Bonds were higher, but not startlingly so, with the 10-year note up 0.017 to end the session at 5.217. Investors are accepting just about any kind of news today and using selective reasoning to accentuate only the positive and put an optimistic spin on anything that might cause the long, long rally to derail. So it was with today's PPI number. In another time, such a huge jump might have induced panic. Not so today, as apparently, a 10.2% increase in the price of gasoline is ignored in the face of the "benign core rate." It's pretty much a specious argument, but it's what moves the markets today.

Today's upside was broad-based, with 348 new highs against 120 new lows and a 5-3 edge for advancing issues over decliners.

Once again, the US dollar improved against foreign currencies, including the Yen and Euro, reflecting a possible bottom in the long downtrend of the greenback.

With stocks higher and nobody apparently concerned about the high prices for petroleum products, oil traders sent crude futures skyward, to $67.65, a gain of $1.39 for the day. Gold and silver remain stuck in their respective channels. Gold gained $3.20 and silver rose 11 cents.

The current state of affairs certainly seems rosy, though the PPI figures cannot just easily be dismissed. Energy costs have become a major factor in the lives of every American and all businesses worldwide, without anybody lifting a finger to make needed adjustments in lifestyle or best practices. If crippling energy bills become the norm, this 53-month bull run could become memorable as the last grand hurrah.

Wednesday, June 13, 2007

Stocks Soar; Dow Posts Best 2007 Gain

Investors responded positively to a 1.4% gain in May retail sales and positive news from the Federal Reserve's Beige Book, which witnessed moderate growth in the economy and reported inflationary pressures as minimal in many areas of the country.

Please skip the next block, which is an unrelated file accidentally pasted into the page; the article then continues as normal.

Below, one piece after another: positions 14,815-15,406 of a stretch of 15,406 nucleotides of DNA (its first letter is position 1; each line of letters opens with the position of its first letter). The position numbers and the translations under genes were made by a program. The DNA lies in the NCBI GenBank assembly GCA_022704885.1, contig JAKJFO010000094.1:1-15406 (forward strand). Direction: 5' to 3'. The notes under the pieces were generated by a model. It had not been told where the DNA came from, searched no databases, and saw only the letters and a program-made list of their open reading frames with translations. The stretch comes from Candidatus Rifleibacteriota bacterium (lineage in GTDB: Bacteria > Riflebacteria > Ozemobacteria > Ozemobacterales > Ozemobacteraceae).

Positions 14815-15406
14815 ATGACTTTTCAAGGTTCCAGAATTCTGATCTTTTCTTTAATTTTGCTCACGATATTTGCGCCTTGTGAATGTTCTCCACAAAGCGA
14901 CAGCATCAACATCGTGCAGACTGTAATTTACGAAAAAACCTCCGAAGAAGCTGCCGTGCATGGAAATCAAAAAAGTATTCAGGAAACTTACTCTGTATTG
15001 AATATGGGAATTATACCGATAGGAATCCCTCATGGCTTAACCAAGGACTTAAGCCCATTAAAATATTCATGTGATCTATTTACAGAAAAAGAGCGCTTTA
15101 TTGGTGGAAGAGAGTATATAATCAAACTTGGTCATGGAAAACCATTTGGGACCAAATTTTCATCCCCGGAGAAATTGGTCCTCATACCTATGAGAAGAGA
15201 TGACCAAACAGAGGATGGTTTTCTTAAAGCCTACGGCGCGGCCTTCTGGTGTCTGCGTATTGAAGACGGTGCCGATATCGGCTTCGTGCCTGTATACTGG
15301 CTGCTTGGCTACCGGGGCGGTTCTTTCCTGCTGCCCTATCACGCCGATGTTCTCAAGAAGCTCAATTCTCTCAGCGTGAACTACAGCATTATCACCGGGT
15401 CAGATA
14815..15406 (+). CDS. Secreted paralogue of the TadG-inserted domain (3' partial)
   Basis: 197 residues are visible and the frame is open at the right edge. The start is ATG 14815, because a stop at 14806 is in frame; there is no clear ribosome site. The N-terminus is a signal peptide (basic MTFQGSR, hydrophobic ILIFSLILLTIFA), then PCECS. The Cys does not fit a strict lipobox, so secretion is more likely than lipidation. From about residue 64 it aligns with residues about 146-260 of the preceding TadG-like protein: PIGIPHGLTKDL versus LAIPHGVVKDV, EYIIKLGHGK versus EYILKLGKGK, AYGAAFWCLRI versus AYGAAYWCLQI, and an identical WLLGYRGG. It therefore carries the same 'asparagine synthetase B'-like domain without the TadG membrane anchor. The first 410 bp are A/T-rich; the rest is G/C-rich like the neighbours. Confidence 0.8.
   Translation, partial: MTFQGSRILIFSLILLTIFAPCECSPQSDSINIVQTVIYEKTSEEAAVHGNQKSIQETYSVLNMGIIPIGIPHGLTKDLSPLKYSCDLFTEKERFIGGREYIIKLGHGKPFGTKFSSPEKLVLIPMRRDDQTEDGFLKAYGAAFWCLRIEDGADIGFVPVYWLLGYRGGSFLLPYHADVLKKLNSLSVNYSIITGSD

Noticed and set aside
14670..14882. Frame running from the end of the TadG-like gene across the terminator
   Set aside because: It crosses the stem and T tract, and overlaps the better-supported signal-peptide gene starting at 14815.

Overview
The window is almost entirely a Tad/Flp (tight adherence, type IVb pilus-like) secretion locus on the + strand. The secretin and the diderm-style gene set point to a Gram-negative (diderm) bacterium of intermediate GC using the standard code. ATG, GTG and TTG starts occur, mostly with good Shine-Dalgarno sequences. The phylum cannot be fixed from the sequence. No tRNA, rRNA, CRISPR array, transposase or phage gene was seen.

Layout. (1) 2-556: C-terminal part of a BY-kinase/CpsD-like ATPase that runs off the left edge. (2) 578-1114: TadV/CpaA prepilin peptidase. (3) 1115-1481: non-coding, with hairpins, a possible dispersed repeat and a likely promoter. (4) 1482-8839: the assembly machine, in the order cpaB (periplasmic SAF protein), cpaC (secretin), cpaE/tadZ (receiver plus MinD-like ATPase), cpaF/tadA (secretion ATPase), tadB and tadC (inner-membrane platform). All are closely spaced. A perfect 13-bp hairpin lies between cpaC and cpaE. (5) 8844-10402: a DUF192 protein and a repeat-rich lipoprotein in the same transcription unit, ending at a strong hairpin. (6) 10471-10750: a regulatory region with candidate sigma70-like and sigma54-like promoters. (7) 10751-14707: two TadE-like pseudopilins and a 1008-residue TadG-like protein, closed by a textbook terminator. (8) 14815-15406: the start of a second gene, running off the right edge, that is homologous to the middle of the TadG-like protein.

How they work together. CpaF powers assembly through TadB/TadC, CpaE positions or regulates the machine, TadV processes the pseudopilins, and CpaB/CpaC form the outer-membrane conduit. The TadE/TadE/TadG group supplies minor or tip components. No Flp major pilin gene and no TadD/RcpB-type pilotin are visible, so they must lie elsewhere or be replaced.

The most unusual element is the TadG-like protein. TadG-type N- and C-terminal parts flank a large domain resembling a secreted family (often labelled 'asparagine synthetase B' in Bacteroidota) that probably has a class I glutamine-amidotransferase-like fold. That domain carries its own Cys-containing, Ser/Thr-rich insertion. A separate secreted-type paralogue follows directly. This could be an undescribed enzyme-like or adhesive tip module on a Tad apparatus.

The Dow posted its best one-day gian since July 2006, and other indices showed similar impressive advances.

Dow 13,482.35 +87.34; NASDAQ 2,582.31 +32.54; S&P 500 1,515.67 +22.67; NYSE Composite 9,863.50 +139.01

Some easing in the bond market also fueled the rally in stocks as the 10-year note fell back to a 5.21% yield, though oil prices continued to charge ahead.

Light crude on the NYMEX priced out at $66.26 per barrel, an increase of 91 cents. Gold and silver were marginally lower, and remain moribund.

Internal indicators revealed that the rally was widespread, with advancing issues trouncing decliners by a 7-2 ratio. There were 242 new highs and 191 new lows - a positive development that we've been hoping for - equilibrium and stability.

With some important economic numbers due out tomorrow (PPI) and Friday (CPI, Capacity Utilization), get ready for a stunning close to the trading week, especially if those numbers follow today's lead set by the Beige Book reading.

Tuesday, June 12, 2007

Inflation, Anyone?

Stocks on US indices closed lower again on Tuesday following a lackluster performance to open the week's trading. While investors hunt for bargains, search for insight and generally take whatever profits are available, many were glued to the bond bourses, which pushed yields to recently-unprecedented levels. The 10-year note closed with a yield of 5.248%, up more than 100 basis points from yesterday.

Dow 13,295.01 -129.95; NASDAQ 2,549.77 -22.38; S&P 500 1,493.00 -16.12; NYSE Composite 9,724.49 -117.24

As interest rates rise, so do inflation fears, or vice versa, depending upon which side of the fence you're so inclined. Consumers have watched energy - and to some extent, food - prices climb without pause for the past six months, and the pain at the pump is finally spreading to stocks and bonds.

It's little wonder that bond yields are rising. They've been at or below the level of inflation for years. The current upticking indicates a number of thorny issues are about to slap the US economy in the face: a slumping housing market, stagnant wages, China's floating of the Yuan and the twin deficits produced by the government in trade and budget, to name just a few.